Meta, the company that owns Facebook (nothing’s changed but the name, guys), has announced that it is ending its Facial Recognition program on the social network.
The previously opt-in program will conclude, meaning those users who were participating will no longer automatically be recognised by Facebook. According to the company, more than a billion individual facial recognition templates are set to be deleted. Automatic Alt Text (AAT), a feature that automatically adds descriptions for the visually impaired, will also no longer identify opted-in users by name.
Why now, Facebook?
It’s important to note that the social network isn’t abandoning facial recognition at all — it’s just being phased out of Meta’s flagship offering. Jerome Pesenti, vice president of Artificial Intelligence for Meta, wrote, “Looking ahead, we still see facial recognition technology as a powerful tool, for example, for people needing to verify their identity, or to prevent fraud and impersonation.”
“We believe facial recognition can help for products like these with privacy, transparency and control in place, so you decide if and how your face is used. We will continue working on these technologies and engaging outside experts.”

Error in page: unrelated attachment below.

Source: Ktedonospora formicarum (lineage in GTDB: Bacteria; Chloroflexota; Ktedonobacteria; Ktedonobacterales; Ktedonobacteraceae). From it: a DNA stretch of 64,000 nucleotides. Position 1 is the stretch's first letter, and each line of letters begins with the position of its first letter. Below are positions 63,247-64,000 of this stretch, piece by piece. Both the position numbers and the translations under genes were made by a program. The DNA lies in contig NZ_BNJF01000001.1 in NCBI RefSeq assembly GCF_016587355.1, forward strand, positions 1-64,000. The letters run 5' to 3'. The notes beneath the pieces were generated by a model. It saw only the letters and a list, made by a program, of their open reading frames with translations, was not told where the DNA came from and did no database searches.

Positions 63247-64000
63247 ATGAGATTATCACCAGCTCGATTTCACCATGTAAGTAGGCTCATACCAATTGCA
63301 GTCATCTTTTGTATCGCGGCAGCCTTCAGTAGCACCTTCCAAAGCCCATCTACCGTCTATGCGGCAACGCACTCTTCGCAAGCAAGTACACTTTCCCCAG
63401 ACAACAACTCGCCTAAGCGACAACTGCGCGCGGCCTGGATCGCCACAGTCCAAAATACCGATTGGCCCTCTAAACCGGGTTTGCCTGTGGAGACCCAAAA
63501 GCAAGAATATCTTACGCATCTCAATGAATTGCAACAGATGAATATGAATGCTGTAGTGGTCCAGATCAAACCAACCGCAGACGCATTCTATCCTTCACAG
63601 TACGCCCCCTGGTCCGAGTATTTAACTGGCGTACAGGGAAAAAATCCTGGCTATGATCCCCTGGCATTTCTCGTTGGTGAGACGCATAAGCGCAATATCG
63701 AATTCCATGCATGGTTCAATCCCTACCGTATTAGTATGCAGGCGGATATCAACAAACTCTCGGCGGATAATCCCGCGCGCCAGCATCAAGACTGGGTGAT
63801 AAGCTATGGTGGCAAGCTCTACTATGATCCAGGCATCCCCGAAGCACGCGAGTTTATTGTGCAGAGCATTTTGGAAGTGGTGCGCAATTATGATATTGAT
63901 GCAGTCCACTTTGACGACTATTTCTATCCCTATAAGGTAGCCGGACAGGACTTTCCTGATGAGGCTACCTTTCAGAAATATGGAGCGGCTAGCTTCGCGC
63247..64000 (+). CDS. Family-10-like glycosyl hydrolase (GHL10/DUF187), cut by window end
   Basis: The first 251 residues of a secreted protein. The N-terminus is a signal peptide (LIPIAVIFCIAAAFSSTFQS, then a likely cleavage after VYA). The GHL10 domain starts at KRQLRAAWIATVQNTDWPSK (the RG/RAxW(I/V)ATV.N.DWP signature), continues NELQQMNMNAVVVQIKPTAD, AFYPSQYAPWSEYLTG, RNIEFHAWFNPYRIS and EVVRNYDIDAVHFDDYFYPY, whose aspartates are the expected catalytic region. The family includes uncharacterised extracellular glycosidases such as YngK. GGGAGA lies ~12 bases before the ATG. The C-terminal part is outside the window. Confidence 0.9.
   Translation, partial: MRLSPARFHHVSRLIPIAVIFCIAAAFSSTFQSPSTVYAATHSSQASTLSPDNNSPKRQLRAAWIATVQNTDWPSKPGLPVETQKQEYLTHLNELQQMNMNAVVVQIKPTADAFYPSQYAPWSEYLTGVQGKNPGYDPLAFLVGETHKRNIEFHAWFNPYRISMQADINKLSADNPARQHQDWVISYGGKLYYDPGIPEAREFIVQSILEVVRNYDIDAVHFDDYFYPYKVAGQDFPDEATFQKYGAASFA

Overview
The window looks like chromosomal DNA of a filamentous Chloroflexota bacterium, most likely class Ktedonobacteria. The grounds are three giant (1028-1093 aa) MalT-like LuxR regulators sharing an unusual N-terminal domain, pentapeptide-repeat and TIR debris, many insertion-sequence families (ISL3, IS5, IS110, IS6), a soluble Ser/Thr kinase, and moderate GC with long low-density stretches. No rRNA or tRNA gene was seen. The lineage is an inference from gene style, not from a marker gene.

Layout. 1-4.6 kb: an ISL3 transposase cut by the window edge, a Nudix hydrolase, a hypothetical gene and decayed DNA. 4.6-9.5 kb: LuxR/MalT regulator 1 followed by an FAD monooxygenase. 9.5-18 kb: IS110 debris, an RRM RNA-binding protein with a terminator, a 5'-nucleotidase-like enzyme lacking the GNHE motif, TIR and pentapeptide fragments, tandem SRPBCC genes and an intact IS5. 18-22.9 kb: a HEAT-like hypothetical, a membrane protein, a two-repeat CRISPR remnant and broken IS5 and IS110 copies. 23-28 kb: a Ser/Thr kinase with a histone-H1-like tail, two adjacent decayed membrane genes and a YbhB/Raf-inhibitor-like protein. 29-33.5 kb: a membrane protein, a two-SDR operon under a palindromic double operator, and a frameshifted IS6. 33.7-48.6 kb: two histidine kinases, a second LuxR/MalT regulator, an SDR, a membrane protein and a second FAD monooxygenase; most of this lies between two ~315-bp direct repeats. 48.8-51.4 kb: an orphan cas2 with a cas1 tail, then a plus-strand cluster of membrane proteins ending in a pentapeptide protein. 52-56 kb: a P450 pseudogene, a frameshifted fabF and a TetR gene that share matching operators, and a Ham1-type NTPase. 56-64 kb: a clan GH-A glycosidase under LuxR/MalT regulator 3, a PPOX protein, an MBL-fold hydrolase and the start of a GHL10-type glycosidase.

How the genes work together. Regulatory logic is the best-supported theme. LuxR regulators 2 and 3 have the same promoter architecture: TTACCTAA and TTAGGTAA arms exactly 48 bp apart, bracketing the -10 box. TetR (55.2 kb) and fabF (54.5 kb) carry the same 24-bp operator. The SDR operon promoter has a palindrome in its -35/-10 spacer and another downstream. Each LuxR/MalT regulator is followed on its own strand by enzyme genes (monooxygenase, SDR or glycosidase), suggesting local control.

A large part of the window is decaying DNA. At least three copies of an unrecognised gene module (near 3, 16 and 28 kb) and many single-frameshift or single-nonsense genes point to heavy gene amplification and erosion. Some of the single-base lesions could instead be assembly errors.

But Meta does express concern over regulators taking aim at facial recognition. Though there’s currently no “…clear set of rules governing its use”, the company’s getting rid of it anyway. Part of this is because there’s not much Meta and Facebook won’t do to avoid regulatory attention — several large-scale events in recent weeks have painted a target on their backs.
The other reason Facebook can afford to chuck its Facial Recognition program is that it doesn’t need it anymore. The company itself points out that facial recognition is only really safely employed as an on-device authentication method — and the major devices the company makes tend to obscure faces. Face unlocking of smartphones is a relatively benign use for the tech, but any time face data is collected in large databases, that information becomes dangerous.
It’s also important to take note of what information Facebook is getting rid of. It’s only deleting individual user templates used for recognition, which is admirable in itself. But it’s not about to get rid of any of the other models those templates were used to train and develop — Meta will likely argue that those developments are anonymised and keeping them poses no threat to anyone.
Basically, the social network is getting rid of a system that it doesn’t have to (yet) in an attempt to pre-empt future regulatory moves against the company. It’ll delete personalised data but it’s hanging on to whatever it has developed using that data, and it intends to continue using it for future developments. The move feels performative as a result, a public discarding of something the company was handling well enough in a bid to score points it can offset against other poor behaviour.